I am currently learning how to play the 단소 (danso), which is a Korean traditional end-blown flute. It seems like it would be easy because there are only six holes, however it’s really difficult to play because you have to perfectly control both the amount of air you exhale and also the placement, i.e. where the air is sent, and the “모음” (moeum) which is the compactness of the air. Even once you master the technical skills it is still difficult to play because it requires a specific kind of “vibration and expression,” as the Sapgyo music teacher likes to call it, called 시김사 (shigimsa). Shigimsa consists of vibrations on held notes and bending pitches, and when done correctly it is very moving and melancholy. This shigimsa, which is present in almost all Korean music, is supposed to evoke “한” (han).
Han is the Korean cultural trait of sadness. It is the feeling of inevitability. It is the feeling of intense sorrow and unresolved injustice. For almost all of Korea’s history it has been overshadowed or controlled by a greater Asian power (first China in a mostly hands-off but still ever present sense, and then totally controlled by Japan) and it has constantly been at war with itself (first during the Warring Kingdoms period and now with North Korea). Even today when Korea is recognized as one of the budding powers of the world it is still divided. Han is the feeling of always being controlled by another power and being isolated. Some argue that this colonial imperialism led to the development of Han. Others argue that it was the class distinction between the upper and the lower class. Whatever it may be, Han is one of the things that unites all Koreans, this feeling of intense sorrow, despair, and inevitability.
As a non-Korean it’s difficult for me to do shigimsa. I’ve known sorrow (haven’t we all) but I wouldn’t presume to understand or know Han. This has especially hit home with the most recent North Korean incident.
I’m doing fine. The shooting was at Yeonpyeong Island, which is a small island in the Western Sea (i.e. the Yellow sea, which is the sea to the east of China) off the west coast of Korea. This island is in disputed waters, there have been arguments over whether the island belongs to North or South Korea with it tentatively resolved to South Korea (though North Korea doesn’t seem to recognize that). The island is relatively close to the DMZ and to Seoul. The island has about 1,000 South Korean marines about 1,600 civilians (mostly fishermen) who also live on the island, many of whom fled to Incheon on their fishing boats. Two marines were killed, more people were injured, and the shooting lasted for a little more than an hour, with South Korea returning fire.
People are trying to figure out why North Korea led a seemingly random attack on Yeonpyeong-do. The most convincing arguments that I’ve heard are that either Kim Jong Il’s son (Kim Jong Un) wants to show off his strength, or that this is North Korea’s responding to the world’s reaction to the news that they have a uranium enrichment facility (which could potentially lead to nuclear weapons in the next decade or so).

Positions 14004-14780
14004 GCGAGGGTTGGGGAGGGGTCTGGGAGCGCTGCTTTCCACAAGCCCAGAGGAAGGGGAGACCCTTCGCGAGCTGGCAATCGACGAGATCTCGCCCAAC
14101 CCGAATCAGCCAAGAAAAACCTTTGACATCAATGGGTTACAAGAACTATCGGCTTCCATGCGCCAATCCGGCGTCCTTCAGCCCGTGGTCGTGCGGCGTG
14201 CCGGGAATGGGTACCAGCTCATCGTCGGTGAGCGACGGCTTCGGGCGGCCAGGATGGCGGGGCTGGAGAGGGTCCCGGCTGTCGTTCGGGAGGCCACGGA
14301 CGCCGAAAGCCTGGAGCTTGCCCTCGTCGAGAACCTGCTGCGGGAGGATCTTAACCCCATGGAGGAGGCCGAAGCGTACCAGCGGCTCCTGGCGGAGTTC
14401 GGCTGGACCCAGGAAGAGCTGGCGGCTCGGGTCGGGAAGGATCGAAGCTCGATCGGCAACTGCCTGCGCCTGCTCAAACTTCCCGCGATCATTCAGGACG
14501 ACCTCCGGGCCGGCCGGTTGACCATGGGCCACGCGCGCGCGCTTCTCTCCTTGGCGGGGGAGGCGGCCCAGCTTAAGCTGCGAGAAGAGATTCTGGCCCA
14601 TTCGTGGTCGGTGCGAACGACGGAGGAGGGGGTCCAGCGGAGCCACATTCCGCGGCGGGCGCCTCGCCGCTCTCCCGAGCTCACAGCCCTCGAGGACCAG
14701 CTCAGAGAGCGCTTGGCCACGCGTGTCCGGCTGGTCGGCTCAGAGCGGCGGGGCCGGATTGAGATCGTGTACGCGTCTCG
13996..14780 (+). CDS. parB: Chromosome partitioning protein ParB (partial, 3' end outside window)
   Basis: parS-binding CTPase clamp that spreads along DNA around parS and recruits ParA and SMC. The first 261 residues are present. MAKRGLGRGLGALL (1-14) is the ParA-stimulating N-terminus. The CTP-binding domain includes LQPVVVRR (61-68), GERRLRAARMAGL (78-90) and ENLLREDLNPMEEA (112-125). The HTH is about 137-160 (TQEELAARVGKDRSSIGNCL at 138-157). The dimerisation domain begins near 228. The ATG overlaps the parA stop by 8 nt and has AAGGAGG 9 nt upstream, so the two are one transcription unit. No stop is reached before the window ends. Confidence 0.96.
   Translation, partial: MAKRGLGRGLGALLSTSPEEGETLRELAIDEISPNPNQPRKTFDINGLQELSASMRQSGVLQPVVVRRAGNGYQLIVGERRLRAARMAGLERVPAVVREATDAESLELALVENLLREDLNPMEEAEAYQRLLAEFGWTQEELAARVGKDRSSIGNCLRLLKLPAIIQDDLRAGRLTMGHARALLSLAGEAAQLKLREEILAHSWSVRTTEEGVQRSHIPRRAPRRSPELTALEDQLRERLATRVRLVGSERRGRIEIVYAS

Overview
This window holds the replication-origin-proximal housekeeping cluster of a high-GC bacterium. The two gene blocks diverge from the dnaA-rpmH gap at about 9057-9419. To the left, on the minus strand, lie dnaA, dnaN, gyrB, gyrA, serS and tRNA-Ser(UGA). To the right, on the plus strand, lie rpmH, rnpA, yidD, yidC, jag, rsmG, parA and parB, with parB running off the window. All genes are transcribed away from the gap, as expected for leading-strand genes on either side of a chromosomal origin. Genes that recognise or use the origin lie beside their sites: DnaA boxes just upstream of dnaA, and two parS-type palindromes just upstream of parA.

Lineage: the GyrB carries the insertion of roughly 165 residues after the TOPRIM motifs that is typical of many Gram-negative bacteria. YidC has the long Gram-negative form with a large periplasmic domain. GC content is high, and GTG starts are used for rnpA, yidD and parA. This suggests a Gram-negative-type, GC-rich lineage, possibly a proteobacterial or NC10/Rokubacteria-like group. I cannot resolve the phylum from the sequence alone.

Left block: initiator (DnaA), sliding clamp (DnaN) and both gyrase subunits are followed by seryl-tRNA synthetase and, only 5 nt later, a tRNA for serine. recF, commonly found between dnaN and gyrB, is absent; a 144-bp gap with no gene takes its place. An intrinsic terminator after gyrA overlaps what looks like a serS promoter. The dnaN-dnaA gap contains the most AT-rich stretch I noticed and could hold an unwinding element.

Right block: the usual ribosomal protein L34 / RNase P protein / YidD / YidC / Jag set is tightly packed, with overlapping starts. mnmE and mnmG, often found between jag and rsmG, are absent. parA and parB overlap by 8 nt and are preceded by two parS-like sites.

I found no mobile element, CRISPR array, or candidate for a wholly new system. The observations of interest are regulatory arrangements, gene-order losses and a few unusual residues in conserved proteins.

However as depressing as this is, attacks by North Korea are life as normal. I forget all the time that there is a hostile neighbor just north of me. People were worried on Tuesday but no one stopped what they were doing. I didn’t even find out about the attack until after it had happened because my students were participating in Yesan County’s English competition. I found out by having my student tell me “get out of the country as soon as you can” (the next day she apologized for being melodramatic and making me worry). I have not talked about it with a single teacher, and I briefly talked about it with my homestay family. Life has gone on pretty much like normal. The only major change I can see is that the won’s value has dropped, but it also dropped after the Cheonan incident (when North Korea sunk South Korea’s warship) and it rose back up after that. The only time I have talked about it at school was when one of my classes brought the attack up specifically so that they could tell me not to worry, because they didn’t want me to be scared. When I asked the students how they felt they all responded “sad” with the exception of one who said “angry.” However it wasn’t “sad” and “angry” in the sense that we’re used to, it was frustration, and feeling trapped. The students that I teach live in a generation that has never known a unified Korea. This broken Korea was a byproduct of Japanese imperialism and foreign powers trying to control another facet of the world. Most of the Koreans I talk to want a unified Korea, and see the North Koreans as their brothers and sisters, so this forced separation is incredibly painful Korea’s modern history is incredibly sad, and I can see why one of the defining characteristics of a Korean is Han.
“Han is passive. It yearns for vengeance, but does not seek it. Han is held close to the heart, hoping and patient but never aggressive. It becomes part of the blood and breath of a person. There is a sense of lamentation and even of reproach toward the destiny that led to such misery. (Ahn 1987).” (read the whole article on Korean interpersonal communication here )
This is why I’ll never be able to fully play the danso. No matter how much I study, or practice, Han is not one of my defining characteristics.
Below is a video with pictures of Korea/Koreans and a danso playing with shigimsa:
Here is the New York Philharmonic playing Arirang in North Korea. This song has been sung for more than 600 years, there are multiple versions of it, and each country claims it as their song.